Why Do We Describe Women as ‘Tipsy’ and Dudes as ‘Wasted’?

A huge part of being a woman is swallowing indignities, major and minor. We're supposed to feel flattered about being objectified. We're supposed to say thank you to men for taking the hard decisions off our tiny, stupid hands. We're supposed to be nice even when we're angry, and we're supposed to apologize for being wrong about what we really want (surprise: it's Robin Thicke's penis!). But on top of all that shit, CAN'T WE AT LEAST GET FUCKING WASTED LIKE FULLY-ACTUALIZED HUMAN BEINGS!!?!? Well, apparently not. Binge drinking, like everything else, appears to be gendered.

A new study out of the University of Missouri found that our perceptions of male and female drinkers are very different, to everyone's detriment. Via NPR:

When the number of drinks and behavior made it clear that the person was seriously intoxicated, the students still described the female character with words like tipsy, buzzed and light-headed.

The male character, by contrast, was termed trashed, plowed, plastered, gone and obliterated (plus a few more pungent terms).

This perception of women as moderate drinkers, even when they're not, could lead women to underestimate their levels of intoxication, according to Ash Levitt, a research scientist at the University of Buffalo who led the study. "It's certainly easy to imagine a situation where they drive after leaving a bar, where they are too intoxicated to drive," he says.

Men could face their own risks from the trashed-and-wasted view of drinking, Levitt says. Other studies have shown that students consistently overestimate how many college students drink, and how much they drink.

If men think their role is to drink to get plastered, it could create more pressure to drink to excess, Levitt tells Shots.


Of course. Because losing one's grip on moderation and decorum would just be so unladylike. Can't have the ladies getting out of control! In fact, if they do, we'd better legally compel them to answer condescending middle-school essay prompts about how they've shamed the baby Jesus with their drunken gender-nonconformity. (That is a TRUE THING THAT HAPPENED, by the way. The essay was called "How a Lady Should Behave in Public, because apparently shaming adult women like they're little children is a cornerstone of the justice system.)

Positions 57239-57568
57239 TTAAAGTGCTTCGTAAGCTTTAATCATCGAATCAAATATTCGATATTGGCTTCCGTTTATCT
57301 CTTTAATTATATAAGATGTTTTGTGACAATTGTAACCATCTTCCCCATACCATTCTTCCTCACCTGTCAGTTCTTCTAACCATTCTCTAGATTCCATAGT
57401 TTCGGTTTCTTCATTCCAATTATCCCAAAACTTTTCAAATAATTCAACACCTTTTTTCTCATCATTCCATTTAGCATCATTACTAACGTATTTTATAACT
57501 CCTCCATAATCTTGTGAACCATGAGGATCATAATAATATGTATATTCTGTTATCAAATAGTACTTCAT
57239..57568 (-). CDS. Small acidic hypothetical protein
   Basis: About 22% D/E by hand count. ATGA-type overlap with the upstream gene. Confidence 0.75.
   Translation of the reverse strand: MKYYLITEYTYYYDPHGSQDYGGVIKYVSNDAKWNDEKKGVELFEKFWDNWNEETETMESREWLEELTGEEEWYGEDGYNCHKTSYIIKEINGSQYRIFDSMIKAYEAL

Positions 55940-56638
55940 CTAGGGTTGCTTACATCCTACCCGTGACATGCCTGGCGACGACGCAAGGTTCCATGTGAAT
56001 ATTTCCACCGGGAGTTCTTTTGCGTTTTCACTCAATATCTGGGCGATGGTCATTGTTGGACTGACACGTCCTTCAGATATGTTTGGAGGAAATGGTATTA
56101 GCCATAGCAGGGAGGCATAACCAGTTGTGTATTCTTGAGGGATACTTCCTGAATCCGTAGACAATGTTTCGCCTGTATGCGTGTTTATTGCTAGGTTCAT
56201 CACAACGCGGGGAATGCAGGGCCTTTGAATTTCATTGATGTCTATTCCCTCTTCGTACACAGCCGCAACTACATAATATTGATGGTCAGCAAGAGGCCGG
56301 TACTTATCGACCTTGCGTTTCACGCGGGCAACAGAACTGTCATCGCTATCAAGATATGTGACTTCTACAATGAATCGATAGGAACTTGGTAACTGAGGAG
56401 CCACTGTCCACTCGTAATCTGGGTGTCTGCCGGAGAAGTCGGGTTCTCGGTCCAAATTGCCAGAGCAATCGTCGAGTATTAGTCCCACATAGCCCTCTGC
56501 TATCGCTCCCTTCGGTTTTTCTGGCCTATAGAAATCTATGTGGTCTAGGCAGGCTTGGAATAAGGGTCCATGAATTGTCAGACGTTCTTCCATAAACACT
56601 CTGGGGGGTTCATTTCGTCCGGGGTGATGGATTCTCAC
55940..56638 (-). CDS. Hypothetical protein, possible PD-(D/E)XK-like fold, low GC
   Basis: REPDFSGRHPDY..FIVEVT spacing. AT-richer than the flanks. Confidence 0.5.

Now. I don't totally relate to this data. As a semiretired semiprofessional female wasted person, I never danced around my own wastedness. I mean, I'd do the whole "I'm nhot that dhrungck" routine sometimes, but I was so obviously full of shit that it was basically satire. Even if I did have a concept of drunkenness as an inherently unfeminine thing, it's one of the easiest (and funnest!) bullshit gender stereotypes to buck. Step One: Drink all the gin. Step Two: Scream about being wasted. Step Three: Tell everyone all of your secrets. Step Four: KRUSH THE PATRIARCHY.

It's not that I think it's good for women to binge drink, or that I think we'd be better off if wastedness were glamorized for all genders the way it is for men. But this story really speaks to the point that being treated with kid gloves isn't empowering—it's insulting and dangerous. When we underestimate women's drunkenness, we overestimate their ability to drive cars, or consent to sex. And, more broadly and more wearyingly, it's just another manifestation of how we underestimate girls in pretty much every category.

Look, if I'm drunk, I'm drunk. I'm not girl-drunk. And it's an insult to my liver to suggest otherwise.

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God, that is so weird, my ladyfriends and I all refer to women who are drunk as:

1. swaysted (so wasted, also, so drunk you are swaying)

2. shit hammered (where did that even come from? I don't know)

I almost never say anyone was "tipsy". If someone is "tipsy", you should just think they're sober, no? I mean, if you can tell someone has been drinking, it's probably because they're, you know, drunk.